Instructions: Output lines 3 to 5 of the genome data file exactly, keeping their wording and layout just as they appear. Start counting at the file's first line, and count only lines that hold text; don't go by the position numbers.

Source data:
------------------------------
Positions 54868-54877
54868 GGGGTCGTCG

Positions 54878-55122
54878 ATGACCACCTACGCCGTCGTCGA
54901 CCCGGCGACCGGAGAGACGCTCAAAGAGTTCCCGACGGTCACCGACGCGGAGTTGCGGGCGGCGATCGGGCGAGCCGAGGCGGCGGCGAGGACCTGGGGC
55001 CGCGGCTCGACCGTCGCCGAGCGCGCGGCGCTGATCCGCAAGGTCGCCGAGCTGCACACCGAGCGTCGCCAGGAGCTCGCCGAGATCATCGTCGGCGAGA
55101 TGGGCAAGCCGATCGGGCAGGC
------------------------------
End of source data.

Positions 54878-55122
54878 ATGACCACCTACGCCGTCGTCGA
54901 CCCGGCGACCGGAGAGACGCTCAAAGAGTTCCCGACGGTCACCGACGCGGAGTTGCGGGCGGCGATCGGGCGAGCCGAGGCGGCGGCGAGGACCTGGGGC